Stones can develop for several reasons, but the most common is because there is a high concentration of a particular chemical in the urine that precipitates and forms crystals. This can happen when a person produces and excretes an excess amount of the chemical. It can also occur when a person chronically takes in little liquid and has more concentrated urine because there is less water in it. Depending on how much and what type of material crystallizes and where it forms, a kidney stone may be round, sharp and pointy or irregular with branches (called a staghorn). It can range in size from a grain of sand to bigger than a golf ball. The composition of the stone depends upon the chemicals present in excess. It may be all one chemical compound or have different chemicals in different layers.
According to the National Institute of Diabetes and Digestive and Kidney Diseases, kidney stones are one of the most common urinary tract disorders. In the U.S., more than 300,000 people go to the emergency room each year with kidney stones and about a million visit their healthcare provider.
How is the sample collected for testing?
The health practitioner or laboratory typically provides a person who has kidney stone symptoms with a clean container and a straining device that has a fine mesh. The person filters all of their urine through the fine mesh. This is necessary because there is no way to determine exactly when a stone will pass out of the body. The person then examines the mesh for any particulates, keeping in mind that stones may be easily visible or as small as grains of sand. If a stone is found, it is placed into the clean container, allowed to dry, and returned to the laboratory or healthcare provider as instructed. It is important not to add anything to the stone, such as tissue or tape, as this can make testing more difficult.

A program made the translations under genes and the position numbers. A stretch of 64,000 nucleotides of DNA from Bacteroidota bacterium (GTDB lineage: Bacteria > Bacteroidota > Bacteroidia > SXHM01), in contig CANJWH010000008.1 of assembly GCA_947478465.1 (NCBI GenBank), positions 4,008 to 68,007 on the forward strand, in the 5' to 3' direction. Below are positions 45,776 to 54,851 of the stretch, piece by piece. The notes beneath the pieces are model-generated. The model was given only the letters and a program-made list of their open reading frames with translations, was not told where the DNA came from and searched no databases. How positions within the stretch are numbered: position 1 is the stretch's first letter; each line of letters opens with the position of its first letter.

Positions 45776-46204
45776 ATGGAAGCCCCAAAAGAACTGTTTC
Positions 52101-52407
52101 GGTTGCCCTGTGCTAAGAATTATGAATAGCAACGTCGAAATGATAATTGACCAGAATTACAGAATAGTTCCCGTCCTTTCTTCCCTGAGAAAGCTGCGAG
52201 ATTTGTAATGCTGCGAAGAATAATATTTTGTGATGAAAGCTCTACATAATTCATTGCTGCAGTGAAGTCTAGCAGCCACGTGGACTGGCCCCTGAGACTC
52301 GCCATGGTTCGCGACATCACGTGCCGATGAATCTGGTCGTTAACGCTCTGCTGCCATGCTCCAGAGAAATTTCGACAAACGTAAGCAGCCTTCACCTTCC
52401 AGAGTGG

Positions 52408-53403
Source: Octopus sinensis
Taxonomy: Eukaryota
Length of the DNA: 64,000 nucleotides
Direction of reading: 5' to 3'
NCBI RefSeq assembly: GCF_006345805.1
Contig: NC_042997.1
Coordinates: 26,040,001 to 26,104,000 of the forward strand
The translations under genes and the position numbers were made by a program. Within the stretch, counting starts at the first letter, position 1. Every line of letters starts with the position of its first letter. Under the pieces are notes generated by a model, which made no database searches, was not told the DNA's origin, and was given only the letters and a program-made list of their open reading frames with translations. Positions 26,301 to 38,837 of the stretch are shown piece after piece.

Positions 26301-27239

If a person is in a hospital, then medical personnel will filter the urine. With a kidney stone that is too large to pass, a health practitioner may perform a surgical procedure to remove it and then send the stone for analysis.
NOTE: If undergoing medical tests makes you or someone you care for anxious, embarrassed, or even difficult to manage, you might consider reading one or more of the following articles: Coping with Test Pain, Discomfort, and Anxiety, Tips on Blood Testing, Tips to Help Children through Their Medical Tests, and Tips to Help the Elderly through Their Medical Tests.